4. Representation of databases with incomplete information and sentential data manipulation languages

Let Dtbe the metadabase. Then database with incomplete information (for short, DBI or, if it is necessary to underline “set of strings” DBI, then SDBI), denoted Xt, is the finite set of the so-called incomplete facts (N-facts) being sentential forms (SF) of CF grammar Gt:




is the set of all sentential forms of grammar Gt. Obviously, LGtSFGt.

Example 3.Consider MDB from Example 2 and corresponding DBI

AREA LONELY TREES<state>AT12.<minutes>,
AREA<name of area>IS SMOKEDAT15.30}.

The first N-fact of the three, entering this DBI, does not contain nonterminals, so it is fact in the sense of S-semantics of DML. The second N-fact contains nonterminals <state> and <minutes>, which correspond to the uncertainty of the state of the area Lonely Trees and time moment, when this state occurs; however, the aforementioned moment enters interval from 12.01 to 12.59. The last N-fact contains information about the same area, which was detected as smoked at 15.30.

Before consideration of equations, defining M-semantics of operations on DBI, we shall introduce interpretation of relation Gtof the mutual derivability of sentential forms of context-free grammar as relation of mutual informativity of N-facts.

Let Gtbe acyclic and unambiguous CF grammar [49]. If so, Gtis the relation of partial order on the set SFGt[38, 39].

There is maximal element of the set SFGt—it is axiom α0(“fact”) because for every xSFGt,α0Gtx. For every subset XSFGt,there exists set of its upper bounds, e.g., sentential forms (“N-facts”) ySFGt, such that yGtxfor all xX, and minimal (least) upper bound, supX,such that for every other upper bound yfrom the mentioned set, the relation yGtsupXis true. For some XSFGt,there may exist set of lower bounds, e.g., sentential forms (“N-facts”) ySFGt,such that xGtyfor all xX, and maximal lower bound inf Xsuch that for every other lower bound y, inf XGtyis true.

Algorithms of sup and inf generation are described in detail in [38, 39].

Example 4.For DBI from Example 3, inf Xtdoes not exist, but

supXt=AREA<name of area>IS<state>AT1<0to9>.<minutes>.

At the same time,

inf{AREA LONELY TREES IS<state>AT12.30,
AREA<name of area>IS SMOKEDAT12.<minutes>}

Since now we shall use interpretation of Gtas of the relation of the mutual informativityof incomplete facts. According to this interpretation, xGtxmeans that N-fact xis not less informative in comparison with N-fact x(if x+Gtx, then xis more informative and is called concretization ofx). (This interpretation naturally fits to A. Kolmogorov’s algorithmic theory of information basic postulates, i.e., constructive objects mutual complexity [50]).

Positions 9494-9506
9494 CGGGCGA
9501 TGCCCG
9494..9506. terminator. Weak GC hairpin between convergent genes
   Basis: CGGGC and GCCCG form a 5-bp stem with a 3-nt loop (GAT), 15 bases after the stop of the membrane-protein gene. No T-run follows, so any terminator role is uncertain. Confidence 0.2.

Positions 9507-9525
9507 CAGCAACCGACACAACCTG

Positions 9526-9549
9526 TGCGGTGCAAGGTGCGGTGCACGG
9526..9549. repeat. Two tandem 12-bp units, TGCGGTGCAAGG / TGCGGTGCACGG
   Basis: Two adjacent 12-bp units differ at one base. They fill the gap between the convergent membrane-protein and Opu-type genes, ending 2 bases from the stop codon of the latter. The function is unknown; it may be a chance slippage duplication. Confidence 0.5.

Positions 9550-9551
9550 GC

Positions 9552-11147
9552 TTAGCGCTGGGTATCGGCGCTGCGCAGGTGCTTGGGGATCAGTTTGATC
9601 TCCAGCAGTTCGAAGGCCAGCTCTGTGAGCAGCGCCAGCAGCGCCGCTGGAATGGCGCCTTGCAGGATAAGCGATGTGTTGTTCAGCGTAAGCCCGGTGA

Graphical illustration of interconnections between supxyand infxyis in Figure 1. As seen, supxyx, supxyy, xinfxy, yinfxy, infxyw, and infxyw, where wLGtand wLGt.

Figure 1.

Graphical illustration of interconnection betweensupxyandinfxy.

Let us consider DBI Xt=x1xmtSFGt. We shall call such DBI nonredundant (NR), if there are no two N-facts xand xentering Xt, one of which is more informative than the other. (It is obvious that if xGtx, then there is no necessity of storing x, because all information, having place in x, presents in x. So xis a redundant N-fact, and DBI, containing such N-facts, is also redundant).

Until the contrary is declared, we shall consider only NR DBI lower. By this, when defining M-semantics of update of NR DBI, understood as inclusion of N-fact xSFGt,it is reasonable to suppose, that it contains maximally informative N-facts, which only may be acquired by the system. In this case inclusion of N-fact xXtto DBI may be defined as follows:


According to this definition, N-fact xinclusion to DBI Xtcauses extraction from DBI of all N-facts, which are more or less informative than x. Such logics provides maintenance of nonredundancy of the DBI. As seen, all N-facts, having place in Xtand being “compatible” with N-fact xby informativity, are eliminated from this DBI.